Top 5 Shropshire Hills to Hike

Guest Blogger – Janire @rayofsun_adventures

During the pandemic, I have felt so lucky to have the magnificent Shropshire Hills on my doorstep to explore. I have also found joy in learning about the history, myths, and legends associated with them. Here are my top 5 Shropshire Hills for hiking, I hope it inspires you to get into the hills and exploring!

  1. The Stiperstones

Stiperstones is a National Nature Reserve and known for the beautiful purple heather and wildlife including red grouse. It is characterised by rugged, jagged mounds of Quartzite rock, formed 480 million years ago during the Ice Age. The summit stands at 536m.

Legend has it that The Devils Chair, the second-highest peak of Stiperstones was created by the Devil who was carrying rocks to fill in the valley known as Hell’s Gutter. The Devil is said to have stopped for a rest at the top. When he got up, he tripped, his apron strings ripped, and he dropped the rocks. It is said that witches and evil spirits continue to meet with the Devil when the rocks are covered by clouds.

The area was once owned by Wild Edric, a Saxon noble in the 11th Century. When the Normans invaded England he fought hard to defend his land, but lost and had to make peace with William the Conqueror. Legend states that for his failure to defend his land he was imprisoned in the lead mines by the witches and remains there to this day. If you see the ghost of Wild Edric galloping on his horse across the hills, it means war is imminent.

2. The Long Mynd

The Long Mynd in Church Stretton is a firm favourite thanks to the beautiful wild Welsh Mountain Ponies that roam freely with their foals.

Atop the Long Mynd is a mixture of old and new; from the Portway, a Neolithic trading route to the modern-day gliding club. The Milky Way can be seen from the highest peak of the Long Mynd, Pole Bank.

Shooting Box is a rare bell barrow that dates to 1950-1700BC and is one of sixteen Bronze Age burial mounds on the Mynd. It is named after a grouse shooting hut that stood on the land until 1992.

Lower down you can find Carding Mill Valley, the popular wild swimming spot Pool Hollow reservoir, and the Light Spout Waterfall.

3. Titterstone Clee Hill

Titterstone Clee is the third-highest Shropshire hill. It is formed of Dhustone, a carboniferous dark dolerite rock that was used in the construction of the docks of Cardiff.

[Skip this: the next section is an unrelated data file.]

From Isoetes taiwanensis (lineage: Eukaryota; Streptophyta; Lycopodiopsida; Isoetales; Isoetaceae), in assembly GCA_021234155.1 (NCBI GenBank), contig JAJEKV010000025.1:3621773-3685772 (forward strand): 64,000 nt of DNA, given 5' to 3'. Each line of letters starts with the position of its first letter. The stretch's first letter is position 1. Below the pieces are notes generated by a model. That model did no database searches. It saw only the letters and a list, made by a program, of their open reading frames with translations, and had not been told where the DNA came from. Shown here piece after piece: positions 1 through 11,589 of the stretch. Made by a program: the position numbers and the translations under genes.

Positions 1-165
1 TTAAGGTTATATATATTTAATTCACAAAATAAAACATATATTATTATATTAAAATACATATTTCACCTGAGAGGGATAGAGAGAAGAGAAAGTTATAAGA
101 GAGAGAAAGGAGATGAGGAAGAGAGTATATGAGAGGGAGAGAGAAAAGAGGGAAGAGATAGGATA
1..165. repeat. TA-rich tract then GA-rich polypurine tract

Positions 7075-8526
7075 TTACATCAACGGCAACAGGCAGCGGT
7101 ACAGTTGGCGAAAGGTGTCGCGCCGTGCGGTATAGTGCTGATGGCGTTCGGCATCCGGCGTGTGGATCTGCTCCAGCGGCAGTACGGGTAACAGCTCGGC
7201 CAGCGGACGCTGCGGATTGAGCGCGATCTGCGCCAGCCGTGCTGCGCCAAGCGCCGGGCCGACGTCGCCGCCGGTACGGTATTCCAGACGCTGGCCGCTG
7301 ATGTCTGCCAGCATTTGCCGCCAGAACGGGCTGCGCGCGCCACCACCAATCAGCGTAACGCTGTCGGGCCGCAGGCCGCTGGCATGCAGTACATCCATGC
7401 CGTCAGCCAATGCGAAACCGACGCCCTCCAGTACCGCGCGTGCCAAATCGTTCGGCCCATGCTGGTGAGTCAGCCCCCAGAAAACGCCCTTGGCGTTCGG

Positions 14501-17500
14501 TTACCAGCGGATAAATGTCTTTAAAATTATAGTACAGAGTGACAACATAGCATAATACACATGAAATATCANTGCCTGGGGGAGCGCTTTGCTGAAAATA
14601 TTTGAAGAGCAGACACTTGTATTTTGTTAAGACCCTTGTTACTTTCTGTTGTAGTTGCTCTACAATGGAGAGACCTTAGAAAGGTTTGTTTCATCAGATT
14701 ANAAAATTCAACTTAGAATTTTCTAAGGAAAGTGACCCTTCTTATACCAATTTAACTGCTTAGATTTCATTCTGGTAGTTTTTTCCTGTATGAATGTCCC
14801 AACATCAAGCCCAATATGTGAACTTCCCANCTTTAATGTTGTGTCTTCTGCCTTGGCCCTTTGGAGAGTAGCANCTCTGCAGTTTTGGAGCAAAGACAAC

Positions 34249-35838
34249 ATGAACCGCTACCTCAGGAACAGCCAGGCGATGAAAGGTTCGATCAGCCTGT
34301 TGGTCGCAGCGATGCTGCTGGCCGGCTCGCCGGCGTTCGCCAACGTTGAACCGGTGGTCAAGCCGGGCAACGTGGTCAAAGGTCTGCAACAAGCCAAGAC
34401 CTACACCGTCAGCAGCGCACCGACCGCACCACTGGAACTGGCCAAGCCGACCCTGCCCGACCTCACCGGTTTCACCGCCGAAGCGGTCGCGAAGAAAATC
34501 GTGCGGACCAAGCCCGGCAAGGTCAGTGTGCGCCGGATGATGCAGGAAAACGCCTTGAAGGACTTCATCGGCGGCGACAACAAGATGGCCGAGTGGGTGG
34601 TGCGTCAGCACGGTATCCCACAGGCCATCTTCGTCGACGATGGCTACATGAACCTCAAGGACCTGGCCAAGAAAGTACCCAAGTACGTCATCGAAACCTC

The hill itself has both working and disused quarries. Many of the disused quarry buildings have been covered in beautiful graffiti.

It is also host to several radar domes and towers which look like giant golf balls and give the area a surreal and ethereal feel. The largest of the domes is part of the National Air Traffic Services radar network and the smaller of the two domes is a Met Office radar station.

Titterstone Clee has a long history of human activity dating back to the Bronze Age with evidence of cairns and a 4000-year-old hillfort near the trig point.

The rocky outcrop, The Giant’s Chair, is where the Giant of Clee Hill would sit, calling over and making fun of the giants of Brown Clee and Abdon Burf leading to a great war between them, remnants of which can be seen all over the local hills.

4. Stapeley Hill

Stapeley Hill is home to Mitchell’s Fold, a Bronze age stone circle, and several cairns. Built over 3000 years ago, there used to be 30 stones but only 14 remain standing in a circle with one in the middle.

Legend has it that during a time of famine, a passing fairy gave the local people a magic cow that provided an endless supply of milk. One night, an evil witch milked her into a sieve. When the cow realised the trick, she disappeared. The witch was turned to stone and a circle of stones was erected around her, to ensure that she could not escape. Cows are drawn to the stones and use the largest one as a scratching post, probably taunting the witch.

5. Caer Caradoc, Church Stretton

Carer Caradoc has a ‘whaleback ridge’ which looks like the backbone of a giant creature buried under the earth. It is volcanic in origin and its name means ‘The Fort of Caradog’ in Welsh.

Near the summit, there is an ancient Iron Age hillfort and cave. Legend has it that this was where Caractacus was defeated by Roman legions during their conquest of Britain and that he hid in the cave when the fort was captured.

The cave is also allegedly the hiding place of King Arthur’s Cauldron of Di-Wrnach, which contains the treasures of Britain and a magical sword.

Written by Janire, a travel blogger based in Shropshire who specialises in camping, outdoors and adventure travel. Her blog posts have been featured by Acacia Africa, Nearly Wild Camping and Tentbox. Check out her Instagram account for some fantastic travel inspiration @rayofsun_adventures